£10b seems like quite a good budget to keep within, thats £166 for every person in the country (assuming 60m people) and i am looking forward to watching the football myself after easily getting tickets.

    Maybe all the moaners on here should move somewhere else that doesn't make the rest of us look like whining, whinging and generally downbeat on anything Britain does well.

    I betSomalia is wonderful this time of year.

    How ridiculous can people get.

    I love the idea of an Olympics being staged here. BUT! BUT! BUT! you appear to have lost or more likely never understood in the first place, what sport is all about.

    The Olympics has been used by the hosts for a number of reasons and very few relate to competetive sport. I've heard people say it's an advert for our country, well we've seen it used for much more in the past, it's more of a statement to the rest of the world.

    We had an opportunity to get sport back to what it should be about and that is sport. It did not need to have cost an obscene amount of money and if money was the only way to win the bid, then they are not worth having.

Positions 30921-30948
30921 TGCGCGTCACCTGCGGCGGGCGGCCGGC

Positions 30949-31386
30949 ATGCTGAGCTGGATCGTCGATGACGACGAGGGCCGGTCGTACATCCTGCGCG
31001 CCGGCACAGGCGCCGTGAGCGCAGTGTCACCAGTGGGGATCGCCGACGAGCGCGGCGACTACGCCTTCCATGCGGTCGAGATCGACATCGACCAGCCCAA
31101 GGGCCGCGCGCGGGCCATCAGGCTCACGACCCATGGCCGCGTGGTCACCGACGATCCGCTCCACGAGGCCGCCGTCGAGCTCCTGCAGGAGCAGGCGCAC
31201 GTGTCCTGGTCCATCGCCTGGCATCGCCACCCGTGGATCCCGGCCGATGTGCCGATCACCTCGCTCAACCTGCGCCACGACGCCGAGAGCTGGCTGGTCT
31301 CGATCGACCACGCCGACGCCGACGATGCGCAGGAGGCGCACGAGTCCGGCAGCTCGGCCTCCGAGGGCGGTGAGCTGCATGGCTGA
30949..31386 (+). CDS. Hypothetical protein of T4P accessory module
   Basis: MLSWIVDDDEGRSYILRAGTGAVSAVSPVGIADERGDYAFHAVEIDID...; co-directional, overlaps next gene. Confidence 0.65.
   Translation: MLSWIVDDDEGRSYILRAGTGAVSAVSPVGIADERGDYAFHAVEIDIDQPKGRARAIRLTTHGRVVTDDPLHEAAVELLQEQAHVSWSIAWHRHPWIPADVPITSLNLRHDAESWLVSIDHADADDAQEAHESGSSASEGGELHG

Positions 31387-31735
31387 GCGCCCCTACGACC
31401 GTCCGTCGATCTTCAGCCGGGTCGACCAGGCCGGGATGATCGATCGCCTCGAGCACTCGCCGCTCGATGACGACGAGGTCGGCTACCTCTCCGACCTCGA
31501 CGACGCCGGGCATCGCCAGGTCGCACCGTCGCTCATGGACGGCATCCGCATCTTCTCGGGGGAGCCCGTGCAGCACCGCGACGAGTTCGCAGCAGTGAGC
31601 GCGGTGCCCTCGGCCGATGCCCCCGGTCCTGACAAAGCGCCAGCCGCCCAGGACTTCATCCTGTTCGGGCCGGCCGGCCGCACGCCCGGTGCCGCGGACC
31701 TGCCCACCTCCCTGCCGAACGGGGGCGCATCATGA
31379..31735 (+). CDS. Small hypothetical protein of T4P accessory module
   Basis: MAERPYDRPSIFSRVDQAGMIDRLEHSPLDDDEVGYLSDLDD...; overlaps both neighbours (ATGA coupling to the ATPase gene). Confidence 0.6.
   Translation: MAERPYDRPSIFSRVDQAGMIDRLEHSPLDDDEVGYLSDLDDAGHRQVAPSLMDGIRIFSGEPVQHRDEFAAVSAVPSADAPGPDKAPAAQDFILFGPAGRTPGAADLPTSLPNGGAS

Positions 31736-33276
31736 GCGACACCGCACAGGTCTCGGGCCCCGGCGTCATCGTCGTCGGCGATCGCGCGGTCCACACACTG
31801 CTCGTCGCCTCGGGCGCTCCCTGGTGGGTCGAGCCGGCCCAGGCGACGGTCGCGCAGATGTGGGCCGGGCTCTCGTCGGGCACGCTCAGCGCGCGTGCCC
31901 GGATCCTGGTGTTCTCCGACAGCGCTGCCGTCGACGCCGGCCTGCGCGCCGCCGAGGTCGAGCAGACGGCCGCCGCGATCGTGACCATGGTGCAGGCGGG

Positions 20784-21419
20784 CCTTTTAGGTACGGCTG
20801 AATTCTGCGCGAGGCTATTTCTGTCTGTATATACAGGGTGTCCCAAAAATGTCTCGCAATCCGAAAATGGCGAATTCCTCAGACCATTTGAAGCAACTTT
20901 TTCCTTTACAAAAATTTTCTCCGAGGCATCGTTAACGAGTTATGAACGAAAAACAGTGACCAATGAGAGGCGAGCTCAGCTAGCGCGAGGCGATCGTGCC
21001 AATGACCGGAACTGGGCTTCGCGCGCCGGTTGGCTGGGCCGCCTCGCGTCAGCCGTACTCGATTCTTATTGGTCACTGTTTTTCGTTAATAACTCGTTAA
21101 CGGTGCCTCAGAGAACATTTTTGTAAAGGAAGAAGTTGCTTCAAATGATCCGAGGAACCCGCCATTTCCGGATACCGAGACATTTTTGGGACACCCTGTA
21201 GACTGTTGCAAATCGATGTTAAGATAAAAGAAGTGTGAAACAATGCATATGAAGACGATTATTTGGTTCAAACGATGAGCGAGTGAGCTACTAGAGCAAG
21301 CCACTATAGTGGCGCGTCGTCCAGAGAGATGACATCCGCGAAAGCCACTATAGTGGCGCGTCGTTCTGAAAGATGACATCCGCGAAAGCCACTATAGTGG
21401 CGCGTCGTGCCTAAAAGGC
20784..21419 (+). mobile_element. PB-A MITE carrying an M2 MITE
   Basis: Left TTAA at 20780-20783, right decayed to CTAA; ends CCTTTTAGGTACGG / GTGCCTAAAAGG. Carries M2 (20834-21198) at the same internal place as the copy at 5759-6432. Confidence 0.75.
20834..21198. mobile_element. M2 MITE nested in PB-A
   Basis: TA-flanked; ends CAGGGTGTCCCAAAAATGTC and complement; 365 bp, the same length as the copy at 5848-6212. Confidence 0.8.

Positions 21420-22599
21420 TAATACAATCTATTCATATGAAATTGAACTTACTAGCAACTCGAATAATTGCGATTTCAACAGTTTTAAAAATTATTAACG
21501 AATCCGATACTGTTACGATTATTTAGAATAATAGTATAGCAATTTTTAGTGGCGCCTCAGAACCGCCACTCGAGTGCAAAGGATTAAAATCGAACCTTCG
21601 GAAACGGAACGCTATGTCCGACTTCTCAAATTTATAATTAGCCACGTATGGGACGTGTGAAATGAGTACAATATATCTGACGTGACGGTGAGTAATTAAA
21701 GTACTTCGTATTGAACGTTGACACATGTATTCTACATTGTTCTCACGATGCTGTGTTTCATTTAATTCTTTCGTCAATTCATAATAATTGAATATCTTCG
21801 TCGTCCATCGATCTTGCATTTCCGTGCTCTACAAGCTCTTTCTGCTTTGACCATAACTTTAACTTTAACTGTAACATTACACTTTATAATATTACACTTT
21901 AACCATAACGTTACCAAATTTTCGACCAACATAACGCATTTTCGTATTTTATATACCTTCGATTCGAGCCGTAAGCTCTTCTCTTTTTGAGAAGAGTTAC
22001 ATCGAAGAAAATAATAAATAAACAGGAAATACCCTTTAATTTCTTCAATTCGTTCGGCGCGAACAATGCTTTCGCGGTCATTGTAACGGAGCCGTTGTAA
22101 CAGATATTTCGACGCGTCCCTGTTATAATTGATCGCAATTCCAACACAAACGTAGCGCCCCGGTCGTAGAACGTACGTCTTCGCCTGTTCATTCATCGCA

I wonder if people like you would be prepared to have payed the share of those that did not want it.

    We have a long history of not getting value for our pound and this is certainly not value.

    I am still waiting to see someone write of the benefits of staging an Olympics.

  • Comment number 60.

    58 - NickNack1

    I apopreciate your views on where you would rather spend the money and I'm sure, given those options, we would virtually all be in agreement. But what about if the money had been spent on sports facilities for the whole country? A decently-specced leisure centre can be constructed for £12-14m. Would not 800 of them around the country have been a good spend of £10bn, and obviously more worthwhile than "giving it to single mothers and layabout so they can get a house the rest of us can't afford". Or perhaps 200 leisure centres and keep the £7.5bn not mentioned in the original bid for other, more essential causes.